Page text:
I never played the other Syberia games but I guess that developer Microids realised that many people would be playing Syberia 3 without experience with the others, and so I didn’t feel like I was particularly lost — well, a brief look online helps, and I’m surprised that there isn’t much in the way of a recap considering how long it’s been since Syberia 2 released. A slew of technical issues and clunky controls makes for a bit of a frustrating experience though.
Waking up after her boat crashes, Kate Walker is rescued by the people of Youkol Village. Realising that they’re both being threatened by the same people, they decide to work together as they escape whilst taking part in a strange tradition — they accompany their snow ostriches as they migrate for the Winter. Their journey takes them through a variety of interesting places as they solve mysteries and evade their pursuers, but I can’t imagine that this is quite what fans waited for. The Youkol have clearly been waiting though, as they’re seemingly unable to do a whole lot with Kate’s help.
For a game that’s all exploration and point and click, Syberia 3 struggles to run at any acceptable rate — there’s framerate issues which cannot be ignored, and the severity of them were difficult to lay eyes on at times. Kate would sometimes not take action when I pressed a button input, such as to open a door, and she would just stand there until the action finally registered. The camera angle can be a right pain too, leaving you without clear direction as you fight against it to get to where you want to be — one too many times I found myself transferring between two different set camera angles due to the controls changing between the frames. The camera pains become even more apparent when you’re solving one of the game’s many puzzles, as you’re required to do more than a little navigating.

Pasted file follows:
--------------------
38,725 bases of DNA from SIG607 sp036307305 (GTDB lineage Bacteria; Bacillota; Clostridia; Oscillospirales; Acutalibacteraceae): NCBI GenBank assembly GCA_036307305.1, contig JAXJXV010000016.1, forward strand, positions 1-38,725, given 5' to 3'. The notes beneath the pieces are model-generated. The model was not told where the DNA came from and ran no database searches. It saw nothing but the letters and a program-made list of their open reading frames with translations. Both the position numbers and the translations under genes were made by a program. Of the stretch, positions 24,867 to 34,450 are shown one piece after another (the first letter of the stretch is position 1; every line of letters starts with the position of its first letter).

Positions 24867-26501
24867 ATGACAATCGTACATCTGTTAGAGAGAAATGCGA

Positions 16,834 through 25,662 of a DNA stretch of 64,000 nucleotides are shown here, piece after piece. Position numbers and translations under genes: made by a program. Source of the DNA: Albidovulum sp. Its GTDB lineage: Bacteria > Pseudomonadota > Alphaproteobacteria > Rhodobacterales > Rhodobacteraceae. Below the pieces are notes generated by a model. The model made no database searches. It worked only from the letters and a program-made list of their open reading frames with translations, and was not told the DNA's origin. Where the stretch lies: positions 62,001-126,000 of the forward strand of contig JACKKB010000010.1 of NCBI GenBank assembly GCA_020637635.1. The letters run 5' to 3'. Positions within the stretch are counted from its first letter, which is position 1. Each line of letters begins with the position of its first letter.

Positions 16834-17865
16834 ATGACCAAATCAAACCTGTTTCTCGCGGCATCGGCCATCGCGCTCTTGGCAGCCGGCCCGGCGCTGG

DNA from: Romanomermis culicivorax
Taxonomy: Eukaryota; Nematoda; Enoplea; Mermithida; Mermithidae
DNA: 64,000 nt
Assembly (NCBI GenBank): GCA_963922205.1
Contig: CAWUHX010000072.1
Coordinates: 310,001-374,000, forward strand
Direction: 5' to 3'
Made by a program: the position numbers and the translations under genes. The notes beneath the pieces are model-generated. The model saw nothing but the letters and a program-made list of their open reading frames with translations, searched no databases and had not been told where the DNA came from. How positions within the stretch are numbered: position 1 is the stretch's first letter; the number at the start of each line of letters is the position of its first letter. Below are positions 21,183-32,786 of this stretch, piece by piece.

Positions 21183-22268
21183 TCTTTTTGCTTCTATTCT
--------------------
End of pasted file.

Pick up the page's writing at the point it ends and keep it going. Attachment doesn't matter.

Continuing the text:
However, I do like the ability to be able to listen to Kate’s thoughts when answering some questions, which help you to make a decision which will pan out for you best. Conversation otherwise doesn’t do much other than throw information at you, leaving little for character development. Syberia 3 is a frustrating experience to say the least, and fans didn’t wait thirteen years for something that’s broken in more ways than one.
Syberia 3 has a nice, lightly cel-shaded art style that gives it a cartoony look, and it fits the general click and point gameplay. The facial animations aren’t quite as nice with mouths that stretch unnaturally far, dead eyes, and stiff reactions during conversation — sometimes animations freeze entirely as the dialogue continues on. The frame rate issue doesn’t help its cause and Syberia 3 comes across as a budget game – which I’m sure it is – that only the die-hard fans will want to see through.
Voice-acting is decent if not awkward and over-acted at times, and it’s one of two aspects that betrays the overall poor quality of the game despite the script being a bit cringe-worthy at times. The game’s soundtrack is also pretty good — it aids the atmosphere of Syberia 3, even if the rest of the game doesn’t care so much for it.
Syberia 3 is rough around the edges and with more time and polish, maybe it would’ve been a far better game — it certainly has the potential to be! Syberia 3’s many mysteries and characters might push you through to see it to the end, but the various gameplay issues make it a lot more work than it rightfully should be — even with patches it still seems to run disastrously. If you’re a fan of the other Syberia games then Syberia 3 might have more to offer you, but otherwise it’s not something I’d recommend. There’s good to be found underneath all of its flaws, but getting to them is Syberia 3’s biggest challenge.